Jacob, Elena, and myself are working together to build a curriculum for the Oasis Center in the afternoons. The curriculum consists of teaching through the aphorisms of proverbs. I have been surprised to discover things that I should have already known. For example: Things won through difficulty will be held as a greater prize (ha! I am thinking in aphorisms now). The hearts of the youth are rebelling because they find most of what is taught or preach to them plain boring. Drugs give a high, gangs give a bond, sex gives passion. Children desperately want to feel and the church has too often given them rules instead of experiences. The book of proverbs offers a timeless teaching tool because it asks us to look back and forth between wisdom and experience and to decide which is true. Here is a little of what I have learned (borrowing some ideas from Leland Ryken's "How to Read the Bible as Literature"):

Ultimately a proverb is to cultivate a moment of epiphany. The modern story writer James Joyce once described a moment of epiphany as the point in a story where a spiritual or intellectual eye adjusts its vision to an exact focus. A proverb is just such a moment of intellectual focus. A proverb captures the clearest and most affecting moment, the point of greatest light. In the end, as foretold in the beginning, all wisdom revolves around one unifier: The fear of the Lord is the beginning of wisdom. All life, rightly understood, displays this to the wise person. Each proverb provides a verbal snapshot that contains particular insight that can be visualized mentally, painted on a canvas, lived; however, only fitted together can the puzzle of experiences show its greater identity.

Saturday, January 1, 2011

into the new year

Every time the year changes guard it seems like we have substantial change also taking place at the Oasis. Last year it was buying the Port Orchard location (CO3 or "POCO"), the year before it was the purchase of the drive-thru, and now we are finding ourselves once again growing with the hire of a business administrator. The week between Christmas and New Years offers a brief reprieve from the blistering pace of life and work, allowing us a few days and a handful of hours to explore where God is leading in the upcoming years. And we shall follow, as the hymn says, "Lead on, O King Eternal / We follow, not with fear / For gladness breaks like morning / When'er Thy face appears." I have found my limitations to be nearer than I expected. My mind has been taxed and my capacity to love overburdened. And here I find "we can rejoice, too, when we run into problems and trials, for we know that they help us develop endurance. And endurance develops strength of character, and character strengthens our confident hope of salvation. And this hope will not lead to disappointment. For we know how dearly God loves us, because he has given us the Holy Spirit to fill our hearts with his love" (Romans 5.3-5).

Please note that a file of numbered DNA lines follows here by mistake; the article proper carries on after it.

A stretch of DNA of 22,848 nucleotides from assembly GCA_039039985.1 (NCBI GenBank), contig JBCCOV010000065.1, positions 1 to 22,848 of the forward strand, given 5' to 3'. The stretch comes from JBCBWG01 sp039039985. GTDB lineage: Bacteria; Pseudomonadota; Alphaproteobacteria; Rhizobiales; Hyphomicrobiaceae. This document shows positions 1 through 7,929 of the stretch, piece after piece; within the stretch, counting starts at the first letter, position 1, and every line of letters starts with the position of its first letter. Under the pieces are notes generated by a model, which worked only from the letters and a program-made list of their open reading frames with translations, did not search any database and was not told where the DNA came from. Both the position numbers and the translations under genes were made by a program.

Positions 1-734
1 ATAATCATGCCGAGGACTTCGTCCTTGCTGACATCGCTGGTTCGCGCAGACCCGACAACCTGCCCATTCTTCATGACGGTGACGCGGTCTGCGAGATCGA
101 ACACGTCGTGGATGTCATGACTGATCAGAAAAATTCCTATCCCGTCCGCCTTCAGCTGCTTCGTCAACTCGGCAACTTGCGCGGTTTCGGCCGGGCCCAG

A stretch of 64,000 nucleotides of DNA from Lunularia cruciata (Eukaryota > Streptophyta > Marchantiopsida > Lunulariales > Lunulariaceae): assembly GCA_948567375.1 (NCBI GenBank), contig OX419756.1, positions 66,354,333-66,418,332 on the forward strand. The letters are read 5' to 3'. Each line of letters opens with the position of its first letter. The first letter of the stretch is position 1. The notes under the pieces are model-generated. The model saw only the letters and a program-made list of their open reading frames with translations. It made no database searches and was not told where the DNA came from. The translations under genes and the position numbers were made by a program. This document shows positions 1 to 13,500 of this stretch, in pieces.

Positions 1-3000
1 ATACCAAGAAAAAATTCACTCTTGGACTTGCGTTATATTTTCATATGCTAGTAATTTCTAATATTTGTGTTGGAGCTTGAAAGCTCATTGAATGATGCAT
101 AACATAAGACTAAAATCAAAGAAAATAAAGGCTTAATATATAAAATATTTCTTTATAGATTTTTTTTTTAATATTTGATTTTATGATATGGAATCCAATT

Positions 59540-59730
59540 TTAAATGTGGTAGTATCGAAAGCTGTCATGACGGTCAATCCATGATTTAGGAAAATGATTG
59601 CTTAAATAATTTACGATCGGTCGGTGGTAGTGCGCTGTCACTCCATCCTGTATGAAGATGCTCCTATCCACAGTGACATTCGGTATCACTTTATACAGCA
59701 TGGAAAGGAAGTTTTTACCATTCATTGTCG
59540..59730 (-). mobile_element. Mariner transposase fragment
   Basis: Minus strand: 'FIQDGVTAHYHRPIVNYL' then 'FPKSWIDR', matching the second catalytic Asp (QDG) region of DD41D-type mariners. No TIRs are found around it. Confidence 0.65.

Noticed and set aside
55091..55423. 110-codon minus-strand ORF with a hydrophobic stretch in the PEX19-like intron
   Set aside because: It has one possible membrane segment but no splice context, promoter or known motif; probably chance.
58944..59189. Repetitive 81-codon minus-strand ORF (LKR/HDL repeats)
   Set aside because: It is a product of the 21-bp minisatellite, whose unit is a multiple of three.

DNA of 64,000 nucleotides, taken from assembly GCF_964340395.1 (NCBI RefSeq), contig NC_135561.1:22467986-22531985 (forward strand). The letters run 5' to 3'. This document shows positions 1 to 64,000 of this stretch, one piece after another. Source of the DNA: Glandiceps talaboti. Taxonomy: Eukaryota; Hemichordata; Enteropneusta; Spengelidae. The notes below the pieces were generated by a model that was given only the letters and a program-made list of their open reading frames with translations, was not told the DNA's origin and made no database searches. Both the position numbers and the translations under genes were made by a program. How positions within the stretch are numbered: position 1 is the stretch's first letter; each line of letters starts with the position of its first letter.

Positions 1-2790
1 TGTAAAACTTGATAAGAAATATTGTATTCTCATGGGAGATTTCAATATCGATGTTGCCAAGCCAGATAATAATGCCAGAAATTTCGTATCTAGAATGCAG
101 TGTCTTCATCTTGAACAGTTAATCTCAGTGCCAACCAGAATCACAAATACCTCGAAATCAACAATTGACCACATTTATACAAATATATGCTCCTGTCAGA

"The man with a cross no longer controls his destiny; he lost control when he picked up his cross. That cross immediately became to him an all-absorbing interest, an overwhelming interference. No matter what he may desire to do, there is but one thing he can do; that is, move on toward the place of crucifixion...Let a man become enamored of eternal wisdom and set his heart to win her and takes on himself a full-time, all-engaging pursuit. Thereafter he will have room for little else. thereafter his whole life will be filled with seekings and findings, self-repudiation, tough disciplines and daily dyings as he is being crucified unto the world and the world unto him." [A.W. Tozer]